Role of Pulmonary Veins Isolation in Persistent AtrialFibrillation Ablation: The Pulmonary Vein Isolationin Persistent Atrial Fibrillation (PIPA) Study GIUSEPPE STABILE, M.D., *  EMANUELE BERTAGLIA, M.D.,† PIETRO TURCO, M.D.,‡FRANCO ZOPPO, M.D.,† ASSUNTA IULIANO, M.D., *  FRANCESCA ZERBO, M.D.,†VINCENZO LA ROCCA, M.D.,‡ and ANTONIO DE SIMONE, M.D.‡ From the  * Clinica Mediterranea, Naples, Italy; †Ospedale Civile di Mirano, Mirano, Italy (VE); and ‡Clinica SanMichele, Maddaloni (CE), Italy  Background:  The role of pulmonary veins (PV) isolation in patients with persistent atrial fibrillation(AF) is still debated. The aim of this study was to evaluate the adjunctive role of PV isolation in patientswith persistent AF who underwent circumferential PV ablation (anatomical approach).  Methods:  We treated 97 consecutive patients presenting with drug-refractory persistent AF by ananatomical approach (group A, n  =  36, mean age  =  60  ±  8 years, 29 males) or an integrated approach(group B, n  =  61, mean age 59  ±  10 years, 48 males). In all patients, radiofrequency (RF) ablation was performed by means of a nonfluoroscopic navigation system, in order to anatomically create circumfer-ential lines around the PV. In group B, the persistence of PV potentials was ascertained with a multipolar circular catheter. If PV potentials persisted, RF energy targeting the electrophysiological breakthroughswas delivered to disconnect the PV. Past a 2-month period of observation, success was defined as absenceof any atrial tachyarrhythmia recurrence lasting  > 30 seconds.  Results:  Total procedure duration (220 ± 62 minutes vs 140 ± 43 minutes, P  < 0.001), fluoroscopy time(35 ± 15 minutes vs 17  ± 9 minutes, P  < 0.001), and RF delivery time (48 ± 22 minutes vs 27  ± 9 minutes,P  < 0.001) were significantly longer in group B than in group A. One cardiac perforation occurred in groupA. After 15  ±  9.1 months, 21 patients in group A (58%) and 34 patients in group B (56%) were free of atrial tachyarrhythmia recurrence (P  = 0.9). Conclusions:  In patients with persistent AF, who underwent an anatomical approach, electrophysio-logical confirmation of PV disconnection significantly increased the fluoroscopy and procedural times,without effect on the long-term outcomes. (PACE 2009; 32:S116–S119) atrial fibrillation ,  atrial fibrillation ablation ,  radiofrequency ablation ,  pulmonary vein ,  pulmonary vein isolation Introduction Catheter ablation is a well-established treat-mentofatrialfibrillation(AF).Whilethereisbroadconsensus that pulmonary vein (PV) isolation isthe target in patients with paroxysmal AF, its im-portance in patients with persistent AF is stilldebated. 1,2 Thus, different approaches have beenproposed to ablate persistent AF, including pro-cedures guided by electrograms, creation of linearlesions, ablation of autonomic ganglionated plexi,and sequential ablation. This study examined theadjunctive role of PV isolation in patients withpersistent AF who underwent circumferential PVablation. MethodsPatient Population The study included 97 consecutive patients(mean age = 59.5 ± 9 years; 77 males) who under- No conflict of interest to declare.Address for reprints: Giuseppe Stabile, M.D., Via Diaz 32,84100 Salerno, Italy. Fax: + 39089250810; e-mail: went radiofrequency (RF) ablation for persistentdrug-refractory AF at three Italian medical cen-ters. In 36 patients (group A) a strictly anatomicalapproach was used, 3 and in 61 patients (group B)an integrated approach (anatomical ablation withelectrophysiological confirmation of PV discon-nection) 4 was adopted.Thestudyprotocolwasapprovedbyourinsti-tutional ethics committee, and all patients grantedtheir informed consent. Electrophysiological Studyand Catheter Ablation The study was performed after confirmationof the absence of intracardiac thrombi by trans-esophageal echocardiography. All patients wereorally anticoagulated to an international normal-ized ratio between 2 and 3, for  ≥ 1 month beforeablation. Heparin replaced the oral anticoagu-lants  ≥ 72 hours before ablation, and was dis-continued 4 hours before the procedure. Aftertransseptal puncture, a 5,000-IU intravenous bo-lus of heparin was administered, followed by C  2009, The Authors. Journal compilation  C  2009 Wiley Periodicals, Inc. S116 March 2009, Supplement 1  PACE, Vol. 32  PULMONARY VEIN ISOLATION IN PERSISTENT AF infusion or additional boluses to maintain anactivated clotting time  ≥ 250 seconds. The leftatrium and PV were explored by transseptal ap-proach in both group A and group B. Real-time three-dimensional left atrial maps were re-constructed, using a CARTO TM nonfluoroscopicnavigation system (Biosense Webster Inc., Dia-mond Bar, CA, USA). In the last 71 patients,reconstruction of the left atrium was supported by preacquired computed tomography scan im-age, imported into the electroanatomical systemand segmented by means of the dedicated Car-toMerge TM software (Biosense Webster Inc.) to re-construct the three-dimensional anatomy of theleft atrium and pulmonary veins, before its su-perimposition onto the CARTO electroanatomicmap. RF pulses were delivered, using a 3.5-mmNAVISTAR  THERMOCOOL  catheter system(Biosense Webster Inc.) with the upper temper-ature limited to 43 ◦ C, and RF energy to 42 W.RF energy was delivered until the electrogramamplitude was reduced by  ≥ 80%, for up to 120seconds. The ablation lines consisted of con-tiguous, encircling lesions, created 5 mm awayfrom each PV ostium. The ostium was consid-ered completely isolated when the amplitudeof   ≥ 3 electrograms recorded inside the encir-clement was (a)  < 0.1 mV, or (b) 80% lower thanthe amplitude recorded before ablation at thesame site.In group B, a second multipolar steerable cir-cular LASSO TM catheter (Biosense Webster Inc.)for circumferential PV mapping was used. In caseof persistent AF, electrical, external cardioversionwas performed, and the left PV was mapped dur-ing distal coronary sinus pacing, and right PVduring spontaneous rhythm. The catheter was in-serted into all PV and positioned orthogonal tothe PV axis as proximal as possible to the ostium.The persistence of PV potentials was ascertainedafter the anatomical ablation. If PV potentials per-sisted, the ablation procedure was performed bymeans of a fluoroscopic and electrophysiologicalapproach similar to that proposed by other au-thors. 5 Segments of the PV perimeter were tar-geted based on the earliest activation recordedfrom the circular catheter. When the site was ator inside the ostium, the power limit was set at30 W. The endpoint was elimination of PV mus-cle conduction distal to the ablation site, basedon the elimination or dissociation of the distal PVpotentials.Patients with conduction along the cavotri-cuspid isthmus underwent, in the same session,ablation of the inferior vena cavatricuspid annu-lus isthmus, after completion of the left atrialablation. Postablation Management All patients were discharged from the hospi-tal on oral anticoagulant, and continued antiar-rhythmic drug therapy for  ≥ 3 months. Clinicalexaminations were performed, and 24-hour am- bulatory electrocardiograms (ECG) were recordedat 1, 3, 6, 9, and 12 months of follow-up, and every6 months thereafter. Transesophageal echocardio-graphy was performed at 3 months to confirm theabsence of PV stenosis. Transthoracic echocardio-graphy was performed at 3 months to assess thequality of atrial contractility. In the event of stablesinus rhythm, anticoagulants and antiarrhythmicdrugs were discontinued after 3–6 months. An-tiarrhythmic drugs were continued in patients insinus rhythm who developed recurrences of AFwithin8weeks.Theprimaryendpointofthestudywas freedom from atrial tachyarrhythmias, lasting > 30 seconds, recorded by 24-hour ambulatory or12-lead ECG. As recurrences of AF within the first8 weeks after PV isolation may be transient, AFepisodesduringthisperiodwerecensored.IncaseofrecurrencesofAFafter8weeksoffollow-up,thetime of first recurrence was considered. Statistical Analysis Continuous variables are expressed asmeans ± SD and were compared by means of Stu-dent’s  t- test. Discrete variables were analyzed by χ 2 orFisher’sexacttest;relativeriskand95%con-fidence interval were calculated. A Kaplan-Meieranalysis with the log-rank test was used to deter-mine the probability of freedom from recurrentAF. A value of P  ≤  0.05 was considered statisti-cally significant. ResultsBaseline Characteristics There was no significant difference betweenthe two groups, except for the prevalence of pa-tients with dilated cardiomyopathy, which washigher in group A (Table I). Most patients pre-sented with idiopathic AF, or suffered from mildhypertension. A history of cerebrovascular acci-dent was present in four patients (4.1%). Procedural Observations Total procedure duration (220  ±  62 minutesvs 140 ± 43 minutes, P < 0.001), fluoroscopy time(35  ±  15 minutes vs 17  ±  9 minutes, P  <  0.001),and RF delivery time (48  ±  22 minutes vs 27  ± 9 minutes, P < 0.001) were significantly longer ingroupBthaningroupA.IngroupB,122of251PV(49%) were isolated at the end of the anatomi-cal ablation. After the adjunctive, LASSO-guided PACE,Vol.32  March 2009, Supplement 1 S117  STABILE, ET AL. Table I. Baseline Characteristics of the Two Study Groups ApproachPAnatomical Integrated Value Age, years 60 ± 7.6 59.3 ± 9.7 0.72Men/women 29/7 48/13 0.83Years of atrial fibrillation 4.4 ± 3.2 5.5 ± 4.3 0.23Left atrial diameter, mm 49.6 ± 8.2 46.9 ± 6.6 0.14Left ventricular ejection 55.5 ± 6.7 57.7 ± 5.4 0.12fraction,%Heart disease 28 (78) 40 (66) 0.2Hypertension 21 (58) 32 (52) 0.58Valvular 1 (3) 3 (5) 0.61Ischemic 1 (3) 3 (5) 0.61Dilated 5 (14) 2 (3) 0.05cardiomyopathy Values are means ± SD or numbers (%) of observations in thecorresponding group. ablation 243 of 251 PV (97%) were isolated. Af-ter anatomical ablation four patients in group Aand three patients in group B (P  =  0.26) returnedto sinus rhythm. No patient in group B returnedto sinus rhythm during the electrophysiologicallyguided ablation. In the remaining 90 patients, amean of 1.06 electrical cardioversions per patientwas required to restore sinus rhythm. Complications Cardiac perforation was the only complica-tion observed, which occurred in one patient(2.8%) in group A. Patient Follow-Up Allpatientswerefollowedfor ≥ 8months.Themean follow-up duration was 15.2 ± 10.9 in groupA and 14.9  ±  8 months in B (P  =  0.87). At 15  ± 9.1 months of follow-up, 21 patients in group A(58%) and 34 patients in group B (56%) were freefromatrialarrhythmiarecurrence(P = 0.9,relativerisk: 1.039; 95% confidence interval: 0.544–1.99;Fig. 1). In group A, five patients (24%) were in si-nus rhythm during treatment with antiarrhythmicdrugs, while in group B, 10 patients (29%) were insinus rhythm during treatment with antiarrhyth-mic drugs (P = 0.66). Discussion Our study showed that, in patients with per-sistent AF, electrophysiological confirmation of PVisolationsignificantlyincreasedtheproceduraland fluoroscopy times, though it did not improvethe long-term outcome. The discovery of the role Figure 1.  Survival free from recurrent atrial tachy-arrhythmias in each study group. of PV in the initiation and perpetuation of AF 6 hasopened the way to ablation treatment of AF. Thetwo main approaches 3,5 developed over the lastdecade are aimed at ablating the PV, PV ostia, orPV antrum, mainly from the posterior wall of leftatrium.However,withthe“electro-anatomicalap-proach” 3 PV isolation was achieved in  < 50% of targeted PV. 7 Nevertheless,  > 70% of patients re-mainedfreeofatrialarrhythmiasduringlong-termfollow-up. Several hypotheses have been formu-lated to explain the clinical success observed af-ter the delivery of RF in the area surrounding thePV ostia, separate from PV isolation: (1) modifica-tion of the substrate of PV tachycardia or “motherwaves,” disabling the reentry pathways; (2) dener-vation of parasympathetic afferences; (3) injury tothe Marshall’s ligament and Bachmann’s bundle,which are implicated in the initiation and main-tenance of AF; (4) promotion of electroanatomicalremodeling involving the posterior wall of the leftatrium, eliminating the substrate for AF.Two consensus statements 1,2 have recentlyemphasized the pivotal role of PV isolation whileperforming catheter ablation in patients withparoxysmal AF. In contrast, the role of PV iso-lation in patients with persistent AF is less clear.Oral et al. 8 reported 70% of patients with parox-ysmal and 22% of patients with persistent AF freefrom recurrent AF (P < 0.001) after segmental PVisolation.Theyconcludedthattheclinicalefficacyof PV isolation is much lower when AF is persis-tent than when it is paroxysmal. This hypothesiswas recently verified by the observations of Pra-tola et al., 9 who evaluated the long-term mainte-nance of intraprocedural end points of ablationprocedures in 20 patients with persistent AF instable sinus rhythm documented during a mini-mum follow-up of 2.5 years after the procedure.Their main finding was that common intraproce-dural endpoints, such as decrease in electrogramamplitude, PV disconnection, or exit block, per-sist in a limited proportion of patients, even whenS118 March 2009, Supplement 1  PACE, Vol. 32  PULMONARY VEIN ISOLATION IN PERSISTENT AF the long-term outcome is favorable. Different datahave been reported by Mantovan et al. 4 who com-pared the outcome of anatomical PV RF ablationwith that of an integrated approach (anatomicalablation with electrophysiological confirmation of PV disconnection) in 60 consecutive patients pre-dominantly (82%) suffering from paroxysmal AF.After 15.4  ±  7.4 months, 17 (57%) anatomicalgroup patients and 25 (83%) integrated group pa-tients were in stable sinus rhythm (P = 0.02). Ourresults, since addition of PV electrophysiologicalisolation to the anatomical ablation did not in-crease the percentage of patients free from atrialarrhythmias, seem to support the conclusions of Oral et al. and Pratola et al., and are strongly dis-cordant with findings reported by Mantovan et al.This discrepancy might be explained by the highproportionofpatientspresentingwithparoxysmalAF in the study by Mantovan et al., raising theissue of the effectiveness of acute PV isolation inpatientswithpersistentAF,whichappearstoonlyincrease the procedural and radioscopy times. Study Limitations Our study has several potential limitations.First, it was not randomized; instead, we enrolled97 consecutive patients who underwent AF abla-tion at three medical centers. In one center, theanatomical approach only was used, while theothers used the integrated approach. Although wecannot exclude that the operator might have in-fluenced the outcome, all operators had equiva-lent procedural experience and volume. Second,nearly 20% of our patients were treated with an-tiarrhythmic drugs. While this certainly had an ef-fectonthelong-termoutcomes,itprobablydidnotinfluenceourresults,sincetherewasnodifference between the two study groups. Third, arrhyth-mia recurrences were detected only by means of scheduled 12-lead ECG and 24-hour ECG moni-toring. Therefore, brief and asymptomatic recur-rences might have been missed, although thesewere probably rare in our population of drug-refractory, persistent AF. References 1. Natale A, Raviele A, Arenz T, Calkins H, Chen SA, HaissaguerreM, Hindricks G, et al., for the Venice Chart members. Venice ChartInternational Consensus Document on Atrial Fibrillation Ablation. JCardiovasc Electrophysiol 2007; 18:560–580.2. Calkins H, Brugada J, Packer DL, Cappato R, Chen SA, Crijns HJG,Damiano RJ, et al. HRS/EHRA/ECAS Expert Consensus statement oncatheterandsurgicalablationofatrialfibrillation:Recommendationsforpersonnel,policy,proceduresandfollow-up.HeartRhythm2007;4:816–861.3. Pappone C, Rosanio S, Oreto G, Monica T, Gugliotta F, VicedominiG, Salvati A, et al. Circumferential radiofrequency ablation of pul-monary vein ostia. Circulation 2000; 102:2619–2628.4. Mantovan R, Verlato R, Calzolai V, Baccellieri S, De Leo A, TurriniP, Pastore G, et al. Comparison between anatomical and integratedapproaches toatrialfibrillationablation:Adjunctive roleofelectricalpulmonary vein disconnection. J Cardiovasc Electrophysiol 2005;16:1–5.5. Haissaguerre M, Shah DC, Ja¨ıs P, Hocini M, Yamane T, Deisen-hofer I, Chauvin M, et al. Electrophysiological breakthroughs fromthe left atrium to the pulmonary veins. Circulation 2000; 102:2463–2465.6. Ja¨ıs P, Ha¨ıssaguerre M, Shah DC, Chouairi S, Gencel L, Hocini M,Cl´ ementy J. A focal source of atrial fibrillation treated by discreteradiofrequency ablation. Circulation 1997; 95:572–576.7. Stabile G, Turco P, La Rocca V, Nocerino P, Stabile E, De Simone A.Is pulmonary vein isolation necessary for curing atrial fibrillation?Circulation 2003; 108:657–660.8. OralH,KnightBP,TadaH,OzaydinM,ChughA,HassanS,Scharf,C,et al. Pulmonary vein isolation for paroxysmal and persistent atrialfibrillation. Circulation 2002; 105:1077–1081.9. Pratola C, Baldo E, Notarstefano P, Toselli T, Ferrari R. Radiofre-quency ablation of atrial fibrillation is the persistence of all intrapro-ceduraltargetsnecessaryforlong-termmaintenanceofsinusrhythm?Circulation 2008; 117:136–143. PACE,Vol.32  March 2009, Supplement 1 S119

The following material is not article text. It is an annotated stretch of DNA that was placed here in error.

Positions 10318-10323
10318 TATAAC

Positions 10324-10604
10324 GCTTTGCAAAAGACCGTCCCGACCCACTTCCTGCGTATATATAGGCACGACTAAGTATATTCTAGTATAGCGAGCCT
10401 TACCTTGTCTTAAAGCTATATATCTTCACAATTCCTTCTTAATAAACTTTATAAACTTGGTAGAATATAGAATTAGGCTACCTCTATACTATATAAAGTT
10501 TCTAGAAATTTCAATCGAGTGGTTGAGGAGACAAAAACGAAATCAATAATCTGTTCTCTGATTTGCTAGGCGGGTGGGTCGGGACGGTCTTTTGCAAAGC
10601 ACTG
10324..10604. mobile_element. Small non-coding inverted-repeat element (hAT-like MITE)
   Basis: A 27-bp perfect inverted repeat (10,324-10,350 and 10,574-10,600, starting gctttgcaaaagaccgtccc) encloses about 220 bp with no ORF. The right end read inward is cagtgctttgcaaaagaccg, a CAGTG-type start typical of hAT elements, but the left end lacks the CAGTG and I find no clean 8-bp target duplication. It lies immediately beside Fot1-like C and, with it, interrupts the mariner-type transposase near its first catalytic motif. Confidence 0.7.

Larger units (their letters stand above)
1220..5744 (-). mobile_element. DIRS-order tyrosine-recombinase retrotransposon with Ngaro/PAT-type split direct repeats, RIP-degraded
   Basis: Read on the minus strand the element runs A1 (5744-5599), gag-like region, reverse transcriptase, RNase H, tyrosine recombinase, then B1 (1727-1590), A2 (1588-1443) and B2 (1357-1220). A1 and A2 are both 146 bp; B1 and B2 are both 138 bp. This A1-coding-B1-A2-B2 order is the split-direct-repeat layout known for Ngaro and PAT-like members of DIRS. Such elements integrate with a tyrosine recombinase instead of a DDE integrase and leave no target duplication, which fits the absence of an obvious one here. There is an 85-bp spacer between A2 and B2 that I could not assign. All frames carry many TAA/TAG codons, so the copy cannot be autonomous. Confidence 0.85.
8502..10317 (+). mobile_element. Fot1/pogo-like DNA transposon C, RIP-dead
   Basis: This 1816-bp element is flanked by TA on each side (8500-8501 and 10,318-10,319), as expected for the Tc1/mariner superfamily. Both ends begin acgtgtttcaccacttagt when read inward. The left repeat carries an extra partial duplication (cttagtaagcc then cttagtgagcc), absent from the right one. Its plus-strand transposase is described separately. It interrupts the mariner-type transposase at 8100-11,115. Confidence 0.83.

Similar documents
View more...
Related Search
We Need Your Support
Thank you for visiting our website and your interest in our free products and services. We are nonprofit website to share and download documents. To the running of this website, we need your help to support us.

Thanks to everyone for your continued support.

No, Thanks